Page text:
The conference was optimistically titled "Cracking the JFK Case," but it was widely noted that many of the speakers and members of the audience had grown gray hair or lost much of it while looking for the answers.
One of the presentations at the three-day session revived doubts about the famous "single bullet theory" that the House Select Committee on Assassinations thought it had resolved in the late 1970s. Another demolished persistent claims that the Zapruder film -- the "clock" of the Kennedy assassination -- had somehow been altered or contradicted by other photographic evidence. Still another speaker demonstrated how the sounds on Dallas police tapes showed that four and perhaps five shots had been fired -- meaning that at least one other person besides alleged assassin Lee Harvey Oswald had squeezed a trigger.
None of that solved the whodunit, although the conferees could still count themselves and like-minded historians and researchers winners in a way. Three out of every four Americans think President John F. Kennedy's assassination on Nov. 22, 1963, was the result of a conspiracy. Almost as many think there was a coverup.
But the proposition that drew about 135 people to a Bethesda hotel this past weekend -- that it is not too late "to solve the greatest mystery of the 20th century" -- has less traction with the public. According to the most recent poll, conducted in 2003 for the 40th anniversary of the JFK assassination, 75 percent of the public does not want another government investigation.
Washington lawyer Jim Lesar, president of the nonprofit Assassination Archives and Research Center, the main sponsor of the conference, was undeterred. "The lone assassin theory" -- the Warren Commission's conclusion in 1964 that Oswald was solely responsible for the killing -- "is more discredited than it has previously been," he said in opening remarks.
A key reason, he said, is that the CIA not only withheld crucial information from the commission about its assassination plots against Cuban President Fidel Castro and other foreign leaders, but it also held back other vital information from the House assassinations committee, which concluded in 1979 that Kennedy was "probably assassinated as a result of a conspiracy."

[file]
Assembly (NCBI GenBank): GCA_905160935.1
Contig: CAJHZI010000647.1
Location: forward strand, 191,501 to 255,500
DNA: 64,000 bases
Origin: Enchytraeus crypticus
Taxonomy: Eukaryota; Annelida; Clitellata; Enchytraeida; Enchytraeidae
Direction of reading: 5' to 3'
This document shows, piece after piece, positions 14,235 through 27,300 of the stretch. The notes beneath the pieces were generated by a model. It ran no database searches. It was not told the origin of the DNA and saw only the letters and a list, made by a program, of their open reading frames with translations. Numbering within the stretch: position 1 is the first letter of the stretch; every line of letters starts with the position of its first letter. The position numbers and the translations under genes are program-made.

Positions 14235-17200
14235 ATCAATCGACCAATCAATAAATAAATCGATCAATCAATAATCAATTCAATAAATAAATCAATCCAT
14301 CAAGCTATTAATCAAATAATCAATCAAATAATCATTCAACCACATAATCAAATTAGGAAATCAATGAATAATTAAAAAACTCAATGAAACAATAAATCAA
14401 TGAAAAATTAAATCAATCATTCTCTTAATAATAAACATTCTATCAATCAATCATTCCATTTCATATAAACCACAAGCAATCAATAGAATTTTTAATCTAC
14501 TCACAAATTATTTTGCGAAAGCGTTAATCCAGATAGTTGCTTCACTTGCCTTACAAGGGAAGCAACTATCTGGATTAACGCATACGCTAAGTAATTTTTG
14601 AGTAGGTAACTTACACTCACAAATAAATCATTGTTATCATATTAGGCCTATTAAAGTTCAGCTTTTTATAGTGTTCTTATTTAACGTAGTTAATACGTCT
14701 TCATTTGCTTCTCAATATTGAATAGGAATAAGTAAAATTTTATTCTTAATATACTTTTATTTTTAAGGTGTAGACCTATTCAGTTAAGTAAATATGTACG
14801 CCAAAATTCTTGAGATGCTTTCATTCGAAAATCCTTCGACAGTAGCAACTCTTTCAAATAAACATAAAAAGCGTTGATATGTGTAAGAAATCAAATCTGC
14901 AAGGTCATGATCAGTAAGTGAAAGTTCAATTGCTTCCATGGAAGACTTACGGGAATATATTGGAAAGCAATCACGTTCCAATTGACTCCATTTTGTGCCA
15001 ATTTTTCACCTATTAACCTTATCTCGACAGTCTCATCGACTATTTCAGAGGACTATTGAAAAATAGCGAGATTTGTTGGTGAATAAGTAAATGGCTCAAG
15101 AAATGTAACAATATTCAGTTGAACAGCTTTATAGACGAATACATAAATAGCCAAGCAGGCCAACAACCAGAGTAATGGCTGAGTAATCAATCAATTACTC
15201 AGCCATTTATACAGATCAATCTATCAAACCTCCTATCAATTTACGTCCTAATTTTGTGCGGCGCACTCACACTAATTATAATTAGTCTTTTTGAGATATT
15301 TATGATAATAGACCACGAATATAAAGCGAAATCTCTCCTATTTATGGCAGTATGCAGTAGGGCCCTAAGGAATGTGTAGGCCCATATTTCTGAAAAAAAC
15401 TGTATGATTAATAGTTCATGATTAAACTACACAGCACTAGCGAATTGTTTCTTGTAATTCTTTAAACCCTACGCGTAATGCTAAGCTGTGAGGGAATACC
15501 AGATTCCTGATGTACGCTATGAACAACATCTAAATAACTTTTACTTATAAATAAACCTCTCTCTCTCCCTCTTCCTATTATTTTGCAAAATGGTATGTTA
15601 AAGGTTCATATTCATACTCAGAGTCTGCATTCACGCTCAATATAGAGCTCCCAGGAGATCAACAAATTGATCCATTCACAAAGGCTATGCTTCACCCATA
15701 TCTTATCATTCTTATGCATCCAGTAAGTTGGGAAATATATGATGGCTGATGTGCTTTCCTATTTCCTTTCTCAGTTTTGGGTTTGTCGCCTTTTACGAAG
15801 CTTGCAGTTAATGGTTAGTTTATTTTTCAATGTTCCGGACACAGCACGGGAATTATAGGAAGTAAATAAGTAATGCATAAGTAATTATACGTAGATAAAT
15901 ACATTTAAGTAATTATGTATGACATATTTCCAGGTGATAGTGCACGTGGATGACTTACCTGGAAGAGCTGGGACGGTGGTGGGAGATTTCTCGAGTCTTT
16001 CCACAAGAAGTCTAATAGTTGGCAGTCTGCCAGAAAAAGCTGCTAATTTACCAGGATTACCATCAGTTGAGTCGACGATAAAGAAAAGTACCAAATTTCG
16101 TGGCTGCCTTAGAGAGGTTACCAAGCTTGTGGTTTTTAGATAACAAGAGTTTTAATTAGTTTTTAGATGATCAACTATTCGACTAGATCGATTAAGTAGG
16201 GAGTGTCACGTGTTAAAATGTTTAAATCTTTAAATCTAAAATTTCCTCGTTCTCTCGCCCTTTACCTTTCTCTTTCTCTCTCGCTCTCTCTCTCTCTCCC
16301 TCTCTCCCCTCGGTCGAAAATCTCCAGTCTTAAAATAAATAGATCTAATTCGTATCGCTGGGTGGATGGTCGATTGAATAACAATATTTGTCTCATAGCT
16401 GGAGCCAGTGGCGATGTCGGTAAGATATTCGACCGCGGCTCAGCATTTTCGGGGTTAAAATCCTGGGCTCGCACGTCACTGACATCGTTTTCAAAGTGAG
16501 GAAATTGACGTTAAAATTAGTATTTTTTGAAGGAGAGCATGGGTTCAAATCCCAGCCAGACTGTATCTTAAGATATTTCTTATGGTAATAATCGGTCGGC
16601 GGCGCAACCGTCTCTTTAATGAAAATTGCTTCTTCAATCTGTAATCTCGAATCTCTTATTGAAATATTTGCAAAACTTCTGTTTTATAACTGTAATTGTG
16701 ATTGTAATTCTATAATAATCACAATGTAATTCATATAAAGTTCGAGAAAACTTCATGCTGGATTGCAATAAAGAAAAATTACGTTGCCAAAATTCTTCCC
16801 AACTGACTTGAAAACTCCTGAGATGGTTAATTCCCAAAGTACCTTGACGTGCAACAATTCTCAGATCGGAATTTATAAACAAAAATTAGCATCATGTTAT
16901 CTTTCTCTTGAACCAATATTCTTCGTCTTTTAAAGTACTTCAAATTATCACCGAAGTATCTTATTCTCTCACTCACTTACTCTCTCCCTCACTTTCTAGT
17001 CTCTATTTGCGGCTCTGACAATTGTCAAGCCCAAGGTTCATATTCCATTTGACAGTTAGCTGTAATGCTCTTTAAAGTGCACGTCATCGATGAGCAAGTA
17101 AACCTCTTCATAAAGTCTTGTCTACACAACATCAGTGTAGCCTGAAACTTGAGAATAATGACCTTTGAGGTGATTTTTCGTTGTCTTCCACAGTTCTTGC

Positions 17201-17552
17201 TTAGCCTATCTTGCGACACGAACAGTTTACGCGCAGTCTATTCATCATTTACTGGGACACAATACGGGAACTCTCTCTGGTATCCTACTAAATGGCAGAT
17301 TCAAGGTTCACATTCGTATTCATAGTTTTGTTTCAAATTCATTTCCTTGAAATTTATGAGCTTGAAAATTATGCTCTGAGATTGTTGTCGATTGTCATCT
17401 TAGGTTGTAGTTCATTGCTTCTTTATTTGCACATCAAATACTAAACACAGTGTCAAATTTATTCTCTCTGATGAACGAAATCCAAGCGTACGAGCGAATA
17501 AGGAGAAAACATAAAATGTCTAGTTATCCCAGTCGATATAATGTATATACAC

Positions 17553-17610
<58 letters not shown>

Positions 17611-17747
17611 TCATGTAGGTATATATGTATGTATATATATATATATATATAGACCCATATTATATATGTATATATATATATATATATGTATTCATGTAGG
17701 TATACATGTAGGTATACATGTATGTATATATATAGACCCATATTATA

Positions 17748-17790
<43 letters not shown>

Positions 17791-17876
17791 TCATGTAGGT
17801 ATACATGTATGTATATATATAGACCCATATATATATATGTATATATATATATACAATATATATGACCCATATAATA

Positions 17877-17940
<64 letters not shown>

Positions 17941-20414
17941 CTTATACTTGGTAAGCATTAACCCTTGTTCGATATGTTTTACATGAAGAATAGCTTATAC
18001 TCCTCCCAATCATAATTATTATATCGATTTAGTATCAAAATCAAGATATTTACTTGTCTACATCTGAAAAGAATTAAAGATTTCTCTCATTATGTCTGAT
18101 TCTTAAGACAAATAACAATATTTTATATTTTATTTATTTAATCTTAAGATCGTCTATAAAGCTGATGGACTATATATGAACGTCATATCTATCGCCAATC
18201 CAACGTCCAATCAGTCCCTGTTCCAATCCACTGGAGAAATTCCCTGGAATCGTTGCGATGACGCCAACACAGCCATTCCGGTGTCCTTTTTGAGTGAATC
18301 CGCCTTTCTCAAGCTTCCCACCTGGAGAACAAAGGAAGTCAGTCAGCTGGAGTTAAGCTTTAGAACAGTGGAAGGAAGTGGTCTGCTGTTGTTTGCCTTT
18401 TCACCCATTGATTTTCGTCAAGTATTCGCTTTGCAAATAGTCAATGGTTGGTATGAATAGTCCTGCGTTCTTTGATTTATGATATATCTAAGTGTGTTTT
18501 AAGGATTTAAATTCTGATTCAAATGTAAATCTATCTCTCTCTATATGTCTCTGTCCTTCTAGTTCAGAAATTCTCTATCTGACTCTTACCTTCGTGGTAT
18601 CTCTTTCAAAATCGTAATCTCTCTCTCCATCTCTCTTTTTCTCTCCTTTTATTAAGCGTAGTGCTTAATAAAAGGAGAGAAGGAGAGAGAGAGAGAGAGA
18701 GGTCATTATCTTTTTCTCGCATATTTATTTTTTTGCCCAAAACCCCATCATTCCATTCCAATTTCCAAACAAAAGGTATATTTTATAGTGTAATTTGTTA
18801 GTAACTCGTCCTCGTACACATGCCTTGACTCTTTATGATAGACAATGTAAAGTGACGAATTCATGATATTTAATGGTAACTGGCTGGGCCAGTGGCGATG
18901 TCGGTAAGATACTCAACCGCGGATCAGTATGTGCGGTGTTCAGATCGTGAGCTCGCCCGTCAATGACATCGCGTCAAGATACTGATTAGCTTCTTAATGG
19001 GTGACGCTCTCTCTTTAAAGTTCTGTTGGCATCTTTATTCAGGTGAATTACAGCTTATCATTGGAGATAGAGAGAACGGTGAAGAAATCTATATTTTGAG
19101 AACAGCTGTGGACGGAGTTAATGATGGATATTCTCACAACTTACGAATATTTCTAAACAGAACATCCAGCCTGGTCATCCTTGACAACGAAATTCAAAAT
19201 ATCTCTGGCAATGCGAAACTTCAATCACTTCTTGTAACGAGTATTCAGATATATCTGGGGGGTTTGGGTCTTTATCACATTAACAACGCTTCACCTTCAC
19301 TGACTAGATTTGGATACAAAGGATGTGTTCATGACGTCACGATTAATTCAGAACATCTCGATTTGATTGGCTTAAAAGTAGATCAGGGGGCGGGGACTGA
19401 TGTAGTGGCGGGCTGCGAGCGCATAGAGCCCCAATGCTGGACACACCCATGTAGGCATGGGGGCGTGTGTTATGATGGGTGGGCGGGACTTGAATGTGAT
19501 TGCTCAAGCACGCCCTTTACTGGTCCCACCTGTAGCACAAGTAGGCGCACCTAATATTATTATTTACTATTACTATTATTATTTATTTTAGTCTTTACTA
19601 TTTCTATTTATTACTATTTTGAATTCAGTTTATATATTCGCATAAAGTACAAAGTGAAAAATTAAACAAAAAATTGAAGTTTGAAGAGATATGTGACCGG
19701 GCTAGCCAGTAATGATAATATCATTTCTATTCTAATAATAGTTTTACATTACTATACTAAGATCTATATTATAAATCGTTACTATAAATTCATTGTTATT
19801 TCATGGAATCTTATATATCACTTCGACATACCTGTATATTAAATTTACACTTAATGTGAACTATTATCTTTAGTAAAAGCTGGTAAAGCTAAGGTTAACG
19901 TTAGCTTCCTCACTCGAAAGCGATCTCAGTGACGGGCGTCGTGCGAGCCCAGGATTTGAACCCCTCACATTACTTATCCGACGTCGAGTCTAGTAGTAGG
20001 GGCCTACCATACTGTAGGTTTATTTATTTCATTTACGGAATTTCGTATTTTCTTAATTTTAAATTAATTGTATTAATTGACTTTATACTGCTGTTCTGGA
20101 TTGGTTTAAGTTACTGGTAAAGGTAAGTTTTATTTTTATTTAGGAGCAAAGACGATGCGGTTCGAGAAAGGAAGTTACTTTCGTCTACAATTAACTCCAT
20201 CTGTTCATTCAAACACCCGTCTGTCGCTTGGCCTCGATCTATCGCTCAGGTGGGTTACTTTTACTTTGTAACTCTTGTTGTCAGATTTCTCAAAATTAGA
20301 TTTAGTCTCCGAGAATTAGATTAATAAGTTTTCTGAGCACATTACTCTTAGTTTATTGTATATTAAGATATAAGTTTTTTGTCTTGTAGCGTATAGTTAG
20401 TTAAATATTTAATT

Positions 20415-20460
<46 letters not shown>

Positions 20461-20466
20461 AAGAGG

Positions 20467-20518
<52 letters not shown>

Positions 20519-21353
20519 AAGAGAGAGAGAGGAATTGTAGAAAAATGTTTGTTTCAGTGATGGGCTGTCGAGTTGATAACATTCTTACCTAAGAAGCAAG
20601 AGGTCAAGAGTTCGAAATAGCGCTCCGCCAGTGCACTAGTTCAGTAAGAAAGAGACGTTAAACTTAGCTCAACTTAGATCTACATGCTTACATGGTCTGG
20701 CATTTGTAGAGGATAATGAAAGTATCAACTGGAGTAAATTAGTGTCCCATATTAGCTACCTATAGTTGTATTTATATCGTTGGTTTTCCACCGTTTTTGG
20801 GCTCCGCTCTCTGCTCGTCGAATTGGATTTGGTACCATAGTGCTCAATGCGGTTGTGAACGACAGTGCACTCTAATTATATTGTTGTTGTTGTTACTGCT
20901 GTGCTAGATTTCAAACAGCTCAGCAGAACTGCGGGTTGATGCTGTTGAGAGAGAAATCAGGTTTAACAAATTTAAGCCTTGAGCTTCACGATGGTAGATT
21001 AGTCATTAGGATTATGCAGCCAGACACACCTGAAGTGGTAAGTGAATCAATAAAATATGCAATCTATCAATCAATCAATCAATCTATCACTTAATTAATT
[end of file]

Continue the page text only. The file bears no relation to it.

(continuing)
The committee's chief counsel, G. Robert Blakey, whose main suspect remains the late New Orleans Mafia boss Carlos Marcello, explained his loss of confidence in the CIA in a talk Saturday night. The committee had relied on the late George Joannides, a CIA officer called out of retirement, to help it find and review CIA documents during its investigation. But the agency never told the committee that Joannides had been the case officer for a CIA-funded anti-Castro exile group that had contacts with Oswald and an ostensible confrontation with him in New Orleans before the assassination.
"The agency set me up," Blakey said. Joannides, he recalled, frequently blocked the efforts of the House panel's young researchers to obtain relevant CIA records, but when they complained to him, Blakey said he accepted the CIA's assurances that his aides were being too pushy and suspicious. Looking back on it, he said, "I have no confidence in anything the agency told me."
CIA spokeswoman Jennifer Dyck said the agency had no immediate comment.
Other highlights of the conference included a study by two scientists from the Lawrence Livermore National Laboratory who said that bullet fragments taken from Kennedy's brain, from Texas Gov. John Connally's wrist and from the floor of the presidential limousine were too small and too metallurgically complex to be identified as having come from only two Mannlicher-Carcano bullets such as those Oswald is believed to have fired.
The House committee said neutron activation tests showed it was "highly likely" that the fragments from Connally's wrist came from a largely intact Mannlicher-Carcano bullet found on a stretcher at Parkland Hospital after first hitting Kennedy -- the so-called magic bullet -- and that the other fragments came from a second bullet that hit Kennedy in the head.
But the Livermore scientists said the fragments could have come from one or as many as five bullets and could have been fired by a Remington or some other rifle. The neutron tests, they said, were inconclusive and new technology has shown them to be unreliable.
Josiah Thompson, author of "Six Seconds in Dallas," a 1967 study contending there was more than one gunman, produced a slide show to demonstrate that no discrepancy has ever been found in any of the films taken in Dealey Plaza.
Prizewinning scientist Richard Garwin offered a long-promised report to show that gunshot-like sounds on Dallas police tapes were random noises that took place 30 to 60 seconds after the assassination.
He was upstaged, however, by Donald B. Thomas, an entomologist and admittedly no acoustics expert, who showed how the noises coincided precisely with frames from the Zapruder film and echoes off buildings in Dealey Plaza reflecting the gunfire. Garwin held his ground, but said he had not studied the echoes.
Many experts have rejected the theory that Oswald worked alone.